8 thoughts on “Jewdas: Radical Diaspora Voices – Tikun Olam תיקון עולם إصلاح العالم
Comments are published at the sole discretion of the owner.

  1. Thanks for pointing out this site, Richard. Naomi Klein may be their saint, but Spinoza must be their guardian angel. More power to them.

    1. Yes, I should do a post on some of my Jewish heroes. Among them would be Kafka, Spinoza (of course), Yochanan ben Zakkai, Yehuda Ha-levi, Martin Buber, Judah Magnes, Rabbi Akiva, Hillel, Marek Edelman, Elisha ben Abuya, Emma Goldman, Rabbi Nachman of Bratslav. You get the idea.

  2. Their critique of Dispatches Israel lobby episode is spot on, particularly the conclusion:

    But even having said all this, the programme did make one big error. It portrayed the Israel lobby as serious, powerful and controversial.

    Instead, it should have portrayed them as a bunch of pillocks. These guys are sad bastards, who have little better to do than scrutinise every word of bbc reports, write pompous letters to the Times, and whose Jewish identity is so screwed up that it relies for its focus on defending Israel. Are the Board of Deputies ultimately that menacing? No, they’re a load of twats. We could have had a great film exploring the social lives of the Israel lobby, chatting to Jonathan Hoffman while he enjoys lunch in Sollys, golf drives with Board of Deputies spokesmen, Kalooki with Poju Zabludowicz. Much more enjoyable for all.

    Do you really think that when David Milliband meets the Jewish Leadership Council, he quakes in fear and apprehension? No, he thinks ‘ Oh my God, another dinner with those absolute tossers’

  3. I looked through the website and although I am not Jewish, I had a wonderful enjoyable time.

    Gem of the day, from a commenter on the website:

    “Every day, Israel takes a shit on my dignity.”

    Well said.

  4. Yay, I love lists. On the subject of great Jewish dudes (or dudettes), I realize no one asked, but here are my Jewish heroes: Andre Previn, Daniel Barenboim, Gustav Mahler, Noam Chomsky (greatest linguist of the 20th century, easy call, and also one of our most insightful political thinkers), Marcel Proust, Harold Pinter (‘The Homecoming’ particularly blew me away when I first read it), Kafka, Einstein, and I’ll throw in Jacques Derrida for good measure, what the heck. Those are the top ones for me, in more or less that order.

    So we share Kafka at least, that’s a good one to share. Your list is maybe a tad more nerdy academic than mine. When I get frustrated by the American Jewish establishment consensus line(s) when it comes to our foreign policy and whatnot, in my admittedly totally subjective way I tend to think of the above guys as the ‘real’ thing and the right-wingers as the imposters, when it comes to authentic Jewish values.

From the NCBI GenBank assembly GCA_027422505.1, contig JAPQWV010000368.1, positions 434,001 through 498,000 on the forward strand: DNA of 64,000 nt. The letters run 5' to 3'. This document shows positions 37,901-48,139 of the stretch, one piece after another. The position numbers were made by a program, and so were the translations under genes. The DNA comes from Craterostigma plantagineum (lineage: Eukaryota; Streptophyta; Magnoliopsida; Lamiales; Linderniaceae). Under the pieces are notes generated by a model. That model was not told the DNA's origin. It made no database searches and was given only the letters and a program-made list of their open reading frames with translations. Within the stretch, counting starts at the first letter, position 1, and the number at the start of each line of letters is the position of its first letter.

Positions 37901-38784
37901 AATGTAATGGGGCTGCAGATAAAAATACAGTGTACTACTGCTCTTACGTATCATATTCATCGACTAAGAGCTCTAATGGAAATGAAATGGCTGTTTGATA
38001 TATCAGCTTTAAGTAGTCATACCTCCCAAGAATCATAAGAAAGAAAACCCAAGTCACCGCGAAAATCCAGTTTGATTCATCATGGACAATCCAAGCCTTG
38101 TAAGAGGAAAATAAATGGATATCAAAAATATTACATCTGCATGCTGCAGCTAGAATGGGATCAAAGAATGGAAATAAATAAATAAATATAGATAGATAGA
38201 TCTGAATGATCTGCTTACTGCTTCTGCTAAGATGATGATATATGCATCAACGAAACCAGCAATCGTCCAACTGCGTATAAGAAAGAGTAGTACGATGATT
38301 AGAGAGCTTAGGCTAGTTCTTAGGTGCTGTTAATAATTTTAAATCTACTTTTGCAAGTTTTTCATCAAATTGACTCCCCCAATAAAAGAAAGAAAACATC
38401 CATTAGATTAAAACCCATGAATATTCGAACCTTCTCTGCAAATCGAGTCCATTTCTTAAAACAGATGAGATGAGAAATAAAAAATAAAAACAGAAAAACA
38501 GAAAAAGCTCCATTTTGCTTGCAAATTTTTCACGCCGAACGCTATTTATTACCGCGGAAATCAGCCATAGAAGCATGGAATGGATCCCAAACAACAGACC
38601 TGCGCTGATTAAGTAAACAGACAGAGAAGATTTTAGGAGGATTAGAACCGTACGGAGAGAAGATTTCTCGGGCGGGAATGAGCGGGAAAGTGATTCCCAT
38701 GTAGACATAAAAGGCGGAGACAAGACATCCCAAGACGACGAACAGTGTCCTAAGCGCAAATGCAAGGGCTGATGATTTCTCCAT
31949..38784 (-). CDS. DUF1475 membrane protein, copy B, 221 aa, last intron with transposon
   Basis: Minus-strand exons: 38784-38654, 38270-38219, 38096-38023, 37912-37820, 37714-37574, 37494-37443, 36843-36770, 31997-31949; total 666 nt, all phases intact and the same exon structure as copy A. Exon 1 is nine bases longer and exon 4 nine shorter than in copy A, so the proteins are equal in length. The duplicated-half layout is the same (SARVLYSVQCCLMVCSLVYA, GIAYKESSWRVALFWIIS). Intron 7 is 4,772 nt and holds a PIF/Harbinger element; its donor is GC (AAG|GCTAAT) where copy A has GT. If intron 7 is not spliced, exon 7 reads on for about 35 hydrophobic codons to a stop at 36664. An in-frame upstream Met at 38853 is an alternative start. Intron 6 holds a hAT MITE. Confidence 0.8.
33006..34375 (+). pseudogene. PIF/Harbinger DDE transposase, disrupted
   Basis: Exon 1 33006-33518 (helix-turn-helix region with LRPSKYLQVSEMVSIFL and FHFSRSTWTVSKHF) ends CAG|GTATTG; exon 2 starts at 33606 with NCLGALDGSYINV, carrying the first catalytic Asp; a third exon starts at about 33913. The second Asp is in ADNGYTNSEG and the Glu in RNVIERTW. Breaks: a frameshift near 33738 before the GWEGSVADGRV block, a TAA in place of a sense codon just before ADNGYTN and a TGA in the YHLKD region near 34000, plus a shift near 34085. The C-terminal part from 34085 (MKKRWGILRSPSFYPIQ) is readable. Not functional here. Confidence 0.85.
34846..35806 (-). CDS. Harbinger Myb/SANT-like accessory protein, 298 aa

Daniel Barenboim is particularly a shining star for me. Not only is he a tremendous musician and artist, but his whole outlook and worldview is very powerful and compelling, imo. Far be it for me to tell Jews who to look toward or emulate, but I want to say, ‘psst, look over there, here’s someone who’s got maybe a deeper & healthier relation toward the world and human family as a whole than we perhaps commonly see among many right-wing Israelis and right-wing nationalist Jewish Americans’.

    One of the things that’s powerful about Barenboim is how he inhabits various cultural fault lines and fissures in a striking way (we see this perhaps most intensely in his deep love and attachment to the music of Wagner). He understands the interconnectedness of Western culture and world culture, how say it’s pretty difficult to musically/artistically understand Mahler and Schoenberg without understanding Wagner and so on. He’s an old Enlightenment universalist; he seems to see the whole while respecting difference. And that’s pretty rare in our current era of ethnic chauvinism and identity politics.

    (Plus, he lives in Berlin and that’s a cool city.)

    1. Yes, I’m with you on Barenboim, one of my heroes too. Here are a few more including Israelis (& I’m going back a ways): Jacob Talmon, Yeshaia Leibowitz, Nechama Leibowitz, Abie Nathan, Nahum Goldman, Pierre Mendes France, Grace Paley, David Broza, Paul Simon, Ahad HaAm, Arthur Hertzberg.

  5. And Naomi Klein, of course! She is massively cool. She’s right up there, I’ll put her after Proust. How could I leave her out?!!

Leave a Reply

Your email address will not be published. Required fields are marked *

Share via
Copy link